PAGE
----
To realize how arbitrary this distinction is, it is worth considering distinctions that have existed in the past. For example, in ancient Rome, otherwise decent people watched as slaves or military prisoners were tortured and killed for their amusement. Roman citizens had well-developed rights, but slaves had no rights whatsoever. More recently, other races and other sexes have been treated as if their only purpose was for the convenience of those who did have rights. The barrier between those who matter and those who donít has been moving gradually throughout history, and today it stands at the barrier between humans and other species.
The roots of this distinction spring from the attitudes of scientists, religious beliefs and an elevated idea of human "specialness" based on human technical achievements.
Attitudes of scientists
In a society that is supposedly founded on rationalism, the attitudes of scientists are crucial in shaping peoplesí consciousness. Many people assume that a scientistís opinion on something carries more weight than the opinion of an average person. However, scientific attitudes are often a product of social beliefs, rather than of any process of logic.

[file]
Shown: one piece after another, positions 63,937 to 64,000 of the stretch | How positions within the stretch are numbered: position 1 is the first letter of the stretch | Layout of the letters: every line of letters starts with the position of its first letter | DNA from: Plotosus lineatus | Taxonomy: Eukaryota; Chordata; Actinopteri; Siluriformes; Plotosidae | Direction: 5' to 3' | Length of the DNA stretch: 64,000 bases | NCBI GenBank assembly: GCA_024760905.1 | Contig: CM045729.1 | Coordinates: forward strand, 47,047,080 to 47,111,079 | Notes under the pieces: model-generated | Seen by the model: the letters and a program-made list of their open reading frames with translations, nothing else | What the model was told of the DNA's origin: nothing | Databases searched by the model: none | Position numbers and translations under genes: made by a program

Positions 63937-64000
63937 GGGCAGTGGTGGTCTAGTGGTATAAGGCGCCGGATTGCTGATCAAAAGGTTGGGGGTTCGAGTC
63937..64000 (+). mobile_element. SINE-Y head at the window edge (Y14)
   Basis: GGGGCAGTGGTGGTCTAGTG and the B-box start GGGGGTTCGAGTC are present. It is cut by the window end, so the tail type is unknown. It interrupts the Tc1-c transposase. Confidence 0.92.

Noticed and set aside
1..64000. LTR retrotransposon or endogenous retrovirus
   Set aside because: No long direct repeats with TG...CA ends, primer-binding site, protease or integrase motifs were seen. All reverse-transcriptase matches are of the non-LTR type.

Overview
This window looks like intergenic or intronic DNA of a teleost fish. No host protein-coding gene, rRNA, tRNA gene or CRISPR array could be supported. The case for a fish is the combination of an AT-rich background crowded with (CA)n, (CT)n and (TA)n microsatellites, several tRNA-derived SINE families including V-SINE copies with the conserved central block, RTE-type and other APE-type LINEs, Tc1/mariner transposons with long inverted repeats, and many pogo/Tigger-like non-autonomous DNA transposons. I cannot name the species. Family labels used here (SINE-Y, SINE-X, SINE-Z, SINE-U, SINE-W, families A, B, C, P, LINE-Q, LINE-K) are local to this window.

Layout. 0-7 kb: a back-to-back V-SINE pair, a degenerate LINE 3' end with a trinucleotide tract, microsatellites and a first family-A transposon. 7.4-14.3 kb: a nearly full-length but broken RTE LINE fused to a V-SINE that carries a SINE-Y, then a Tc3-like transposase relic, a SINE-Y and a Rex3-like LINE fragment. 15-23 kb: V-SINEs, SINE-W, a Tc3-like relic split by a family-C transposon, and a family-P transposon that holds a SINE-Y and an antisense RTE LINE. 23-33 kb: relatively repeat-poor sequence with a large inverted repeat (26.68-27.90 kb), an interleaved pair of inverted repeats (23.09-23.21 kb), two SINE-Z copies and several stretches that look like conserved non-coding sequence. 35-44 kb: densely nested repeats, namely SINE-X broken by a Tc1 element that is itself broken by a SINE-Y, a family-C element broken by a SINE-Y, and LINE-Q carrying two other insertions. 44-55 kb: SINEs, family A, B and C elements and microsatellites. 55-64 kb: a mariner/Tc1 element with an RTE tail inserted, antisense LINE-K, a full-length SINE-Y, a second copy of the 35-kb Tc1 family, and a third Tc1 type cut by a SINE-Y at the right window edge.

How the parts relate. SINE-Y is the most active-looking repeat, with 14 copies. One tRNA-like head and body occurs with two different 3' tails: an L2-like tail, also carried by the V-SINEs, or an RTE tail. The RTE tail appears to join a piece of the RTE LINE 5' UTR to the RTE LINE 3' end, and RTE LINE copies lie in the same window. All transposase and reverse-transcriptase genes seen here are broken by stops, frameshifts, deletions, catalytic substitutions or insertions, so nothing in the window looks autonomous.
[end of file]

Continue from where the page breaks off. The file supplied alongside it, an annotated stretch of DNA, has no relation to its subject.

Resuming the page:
Although scientists like to think that the scientific way of looking at the world is the only one which is valid, science is, in fact, based on a number of assumptions about the way the world works. One of the most important of these is that, except at the subatomic level, there is some kind of objective "reality" which exists irrespective of the person looking at it. This means that all a scientist has to do is to suspend his or her own feelings and personal experience of a situation, and he or she will arrive at the "truth". If a dog is hit, he yells. If this is understood as some kind of reflex, the scientist can measure it, test it, and form a theory about it. If, on the other hand, the scientist starts to see things from the dogís point of view, and to understand that the dog is in pain, he cannot measure this. An ordinary person would be able to empathize with the dog, but a scientist is forbidden from doing so, because this would compromise "scientific objectivity".